• This is a natural area and there are no restrooms, benches, or water stations. Come prepared. A water bottle is highly suggested.
  • Stay on the trail and do not leave any trace of yourself behind. Exploring past the trail increases erosion. Human foot traffic ruins the plants needed to keep the sand in place. Stick to the trail and let nature take its own course.
  • Napeague Beach by Lazy Point Rd. may be closed during the summer to protect the Piping Plover habitat.

Visit the Walking Dunes, Montauk

  • There is no fee to enter the Walking Dunes trail
  • The Walking Dunes is part of Hither Hills State Park
  • Parking is scarce along a beach road. Do not block the beach access and be sure to pull all the way over (you will be parking partially on sand). This is a dead end and it is not easy to turn around if the parking is crowded.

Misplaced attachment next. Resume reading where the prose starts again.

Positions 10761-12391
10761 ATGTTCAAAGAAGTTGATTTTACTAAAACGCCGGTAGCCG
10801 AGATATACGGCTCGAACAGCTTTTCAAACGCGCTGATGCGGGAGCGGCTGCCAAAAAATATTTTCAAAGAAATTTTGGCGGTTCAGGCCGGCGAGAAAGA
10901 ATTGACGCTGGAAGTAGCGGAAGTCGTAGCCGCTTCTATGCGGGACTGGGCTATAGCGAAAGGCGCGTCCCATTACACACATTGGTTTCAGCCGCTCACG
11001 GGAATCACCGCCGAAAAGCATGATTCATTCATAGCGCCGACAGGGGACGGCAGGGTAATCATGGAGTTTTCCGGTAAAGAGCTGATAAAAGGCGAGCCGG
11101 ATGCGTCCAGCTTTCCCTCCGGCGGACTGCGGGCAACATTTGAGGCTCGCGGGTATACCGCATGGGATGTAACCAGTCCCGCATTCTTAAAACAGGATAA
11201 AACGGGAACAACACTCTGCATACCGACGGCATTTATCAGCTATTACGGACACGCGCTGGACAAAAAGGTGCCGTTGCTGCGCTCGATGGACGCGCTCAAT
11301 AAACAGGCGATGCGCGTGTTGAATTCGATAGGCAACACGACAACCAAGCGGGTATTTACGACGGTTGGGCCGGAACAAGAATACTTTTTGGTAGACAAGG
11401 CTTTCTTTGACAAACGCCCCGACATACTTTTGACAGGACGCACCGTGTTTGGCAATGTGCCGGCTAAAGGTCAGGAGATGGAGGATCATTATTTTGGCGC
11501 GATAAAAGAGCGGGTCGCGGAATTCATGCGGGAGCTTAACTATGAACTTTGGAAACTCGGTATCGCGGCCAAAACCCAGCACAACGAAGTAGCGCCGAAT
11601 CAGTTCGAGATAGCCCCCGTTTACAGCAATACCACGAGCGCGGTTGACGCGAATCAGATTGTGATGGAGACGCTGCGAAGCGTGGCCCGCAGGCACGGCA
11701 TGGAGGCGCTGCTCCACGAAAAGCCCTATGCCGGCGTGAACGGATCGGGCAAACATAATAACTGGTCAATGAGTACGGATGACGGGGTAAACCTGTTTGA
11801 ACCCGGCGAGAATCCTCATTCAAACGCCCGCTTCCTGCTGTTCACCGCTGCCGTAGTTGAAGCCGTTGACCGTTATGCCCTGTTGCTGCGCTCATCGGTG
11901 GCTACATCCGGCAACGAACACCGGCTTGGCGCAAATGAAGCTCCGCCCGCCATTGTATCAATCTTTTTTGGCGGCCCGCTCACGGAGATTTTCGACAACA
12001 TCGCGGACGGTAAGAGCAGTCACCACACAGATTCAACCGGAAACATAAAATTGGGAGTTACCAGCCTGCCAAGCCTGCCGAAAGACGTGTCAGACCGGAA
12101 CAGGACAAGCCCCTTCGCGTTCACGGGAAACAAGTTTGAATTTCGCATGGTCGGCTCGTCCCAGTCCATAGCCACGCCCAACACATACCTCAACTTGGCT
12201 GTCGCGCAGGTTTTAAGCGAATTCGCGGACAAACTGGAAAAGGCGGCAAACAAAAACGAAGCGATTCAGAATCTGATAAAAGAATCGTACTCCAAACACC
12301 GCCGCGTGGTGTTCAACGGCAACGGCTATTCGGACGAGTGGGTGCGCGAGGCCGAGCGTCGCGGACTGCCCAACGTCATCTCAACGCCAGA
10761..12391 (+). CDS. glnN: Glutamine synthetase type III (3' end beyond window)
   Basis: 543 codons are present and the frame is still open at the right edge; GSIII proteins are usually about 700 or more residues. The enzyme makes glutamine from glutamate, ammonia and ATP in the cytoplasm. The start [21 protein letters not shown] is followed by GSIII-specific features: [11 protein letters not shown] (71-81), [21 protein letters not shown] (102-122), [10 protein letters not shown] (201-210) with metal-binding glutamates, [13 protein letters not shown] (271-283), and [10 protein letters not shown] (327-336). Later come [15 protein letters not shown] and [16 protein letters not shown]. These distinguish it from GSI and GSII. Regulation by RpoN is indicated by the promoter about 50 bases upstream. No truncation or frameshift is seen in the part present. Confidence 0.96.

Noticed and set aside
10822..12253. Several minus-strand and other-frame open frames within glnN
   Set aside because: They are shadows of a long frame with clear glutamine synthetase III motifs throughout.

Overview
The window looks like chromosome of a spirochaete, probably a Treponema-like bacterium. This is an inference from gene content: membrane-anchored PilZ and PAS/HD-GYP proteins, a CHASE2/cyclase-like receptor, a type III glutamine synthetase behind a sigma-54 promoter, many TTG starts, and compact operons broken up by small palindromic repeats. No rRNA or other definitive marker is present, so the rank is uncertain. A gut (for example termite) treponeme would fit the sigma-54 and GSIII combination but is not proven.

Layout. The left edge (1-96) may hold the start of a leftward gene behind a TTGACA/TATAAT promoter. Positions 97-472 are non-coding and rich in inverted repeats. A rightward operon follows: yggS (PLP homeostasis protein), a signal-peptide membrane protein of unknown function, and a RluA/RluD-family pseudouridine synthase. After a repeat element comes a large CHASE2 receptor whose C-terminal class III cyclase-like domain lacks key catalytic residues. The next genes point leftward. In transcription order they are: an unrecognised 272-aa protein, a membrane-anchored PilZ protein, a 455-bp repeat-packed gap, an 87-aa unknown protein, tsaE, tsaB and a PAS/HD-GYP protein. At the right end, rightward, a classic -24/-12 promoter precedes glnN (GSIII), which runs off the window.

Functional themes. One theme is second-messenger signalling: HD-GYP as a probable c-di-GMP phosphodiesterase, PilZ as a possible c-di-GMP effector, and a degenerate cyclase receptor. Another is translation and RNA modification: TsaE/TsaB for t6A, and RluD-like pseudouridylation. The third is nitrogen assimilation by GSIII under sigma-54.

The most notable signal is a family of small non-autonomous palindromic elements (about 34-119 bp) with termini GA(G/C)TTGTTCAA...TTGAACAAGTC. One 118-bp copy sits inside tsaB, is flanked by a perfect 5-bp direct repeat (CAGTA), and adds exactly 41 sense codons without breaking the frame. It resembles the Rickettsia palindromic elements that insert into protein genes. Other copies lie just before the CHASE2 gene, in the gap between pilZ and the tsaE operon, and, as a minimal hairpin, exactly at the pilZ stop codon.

• Located at the end of Napeague Harbor Road off of Montauk Highway (Route 27). You will find Napeague Harbor Rd East of the Clam Bar and Goldberg’s Bagels on the north side.
  • You can extend your hike at the completion of the trail loop (tide permitting) with a 2.5 mile walk along Napeague Harbor.

Family Adventure Rating

Cost– This adventure will cost you nothing if you are in the area. There is no parking fee or admission cost.

Parking & Transportation– Parking is scarce as noted above. If you don’t have your own vehicle, mass transportation is available to Montauk and the surrounding towns. The Long Island Railroad and several bus companies (Hampton Jitney is the most famous) deliver from Manhattan to Montauk and towns along the way. You may not find ride share options in the township of East Hampton, but they do have local taxis. You can also find scooter and bike rentals in Montauk.